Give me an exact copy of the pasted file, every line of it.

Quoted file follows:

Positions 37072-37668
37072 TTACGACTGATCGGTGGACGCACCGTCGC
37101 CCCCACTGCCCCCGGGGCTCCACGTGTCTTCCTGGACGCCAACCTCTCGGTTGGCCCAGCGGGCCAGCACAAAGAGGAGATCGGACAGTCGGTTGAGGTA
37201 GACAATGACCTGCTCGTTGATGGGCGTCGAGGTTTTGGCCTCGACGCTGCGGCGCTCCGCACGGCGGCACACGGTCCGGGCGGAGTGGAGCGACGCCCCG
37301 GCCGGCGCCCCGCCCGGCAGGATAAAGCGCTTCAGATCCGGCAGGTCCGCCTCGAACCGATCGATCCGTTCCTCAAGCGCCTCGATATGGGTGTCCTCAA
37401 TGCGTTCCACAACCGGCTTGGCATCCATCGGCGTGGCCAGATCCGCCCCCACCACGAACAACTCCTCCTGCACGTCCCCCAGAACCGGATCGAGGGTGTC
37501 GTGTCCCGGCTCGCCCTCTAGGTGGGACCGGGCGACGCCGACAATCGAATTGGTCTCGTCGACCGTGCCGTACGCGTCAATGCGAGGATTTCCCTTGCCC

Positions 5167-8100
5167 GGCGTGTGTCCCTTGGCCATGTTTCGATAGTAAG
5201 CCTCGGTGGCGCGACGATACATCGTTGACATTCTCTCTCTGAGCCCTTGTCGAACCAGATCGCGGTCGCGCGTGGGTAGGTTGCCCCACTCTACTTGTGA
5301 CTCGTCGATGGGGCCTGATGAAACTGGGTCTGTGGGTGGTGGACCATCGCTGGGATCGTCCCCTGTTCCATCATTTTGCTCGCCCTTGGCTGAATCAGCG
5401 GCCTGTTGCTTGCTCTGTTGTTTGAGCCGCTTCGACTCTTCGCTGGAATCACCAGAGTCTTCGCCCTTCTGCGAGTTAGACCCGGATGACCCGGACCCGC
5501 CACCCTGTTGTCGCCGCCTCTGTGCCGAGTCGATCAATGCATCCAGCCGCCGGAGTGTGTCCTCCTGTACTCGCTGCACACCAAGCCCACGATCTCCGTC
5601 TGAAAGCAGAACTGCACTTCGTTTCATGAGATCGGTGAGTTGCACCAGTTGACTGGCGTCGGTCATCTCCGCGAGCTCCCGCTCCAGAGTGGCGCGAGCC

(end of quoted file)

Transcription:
Positions 37072-37668
37072 TTACGACTGATCGGTGGACGCACCGTCGC
37101 CCCCACTGCCCCCGGGGCTCCACGTGTCTTCCTGGACGCCAACCTCTCGGTTGGCCCAGCGGGCCAGCACAAAGAGGAGATCGGACAGTCGGTTGAGGTA
37201 GACAATGACCTGCTCGTTGATGGGCGTCGAGGTTTTGGCCTCGACGCTGCGGCGCTCCGCACGGCGGCACACGGTCCGGGCGGAGTGGAGCGACGCCCCG
37301 GCCGGCGCCCCGCCCGGCAGGATAAAGCGCTTCAGATCCGGCAGGTCCGCCTCGAACCGATCGATCCGTTCCTCAAGCGCCTCGATATGGGTGTCCTCAA
37401 TGCGTTCCACAACCGGCTTGGCATCCATCGGCGTGGCCAGATCCGCCCCCACCACGAACAACTCCTCCTGCACGTCCCCCAGAACCGGATCGAGGGTGTC
37501 GTGTCCCGGCTCGCCCTCTAGGTGGGACCGGGCGACGCCGACAATCGAATTGGTCTCGTCGACCGTGCCGTACGCGTCAATGCGAGGATTTCCCTTGCCC

Positions 5167-8100
5167 GGCGTGTGTCCCTTGGCCATGTTTCGATAGTAAG
5201 CCTCGGTGGCGCGACGATACATCGTTGACATTCTCTCTCTGAGCCCTTGTCGAACCAGATCGCGGTCGCGCGTGGGTAGGTTGCCCCACTCTACTTGTGA
5301 CTCGTCGATGGGGCCTGATGAAACTGGGTCTGTGGGTGGTGGACCATCGCTGGGATCGTCCCCTGTTCCATCATTTTGCTCGCCCTTGGCTGAATCAGCG
5401 GCCTGTTGCTTGCTCTGTTGTTTGAGCCGCTTCGACTCTTCGCTGGAATCACCAGAGTCTTCGCCCTTCTGCGAGTTAGACCCGGATGACCCGGACCCGC
5501 CACCCTGTTGTCGCCGCCTCTGTGCCGAGTCGATCAATGCATCCAGCCGCCGGAGTGTGTCCTCCTGTACTCGCTGCACACCAAGCCCACGATCTCCGTC
5601 TGAAAGCAGAACTGCACTTCGTTTCATGAGATCGGTGAGTTGCACCAGTTGACTGGCGTCGGTCATCTCCGCGAGCTCCCGCTCCAGAGTGGCGCGAGCC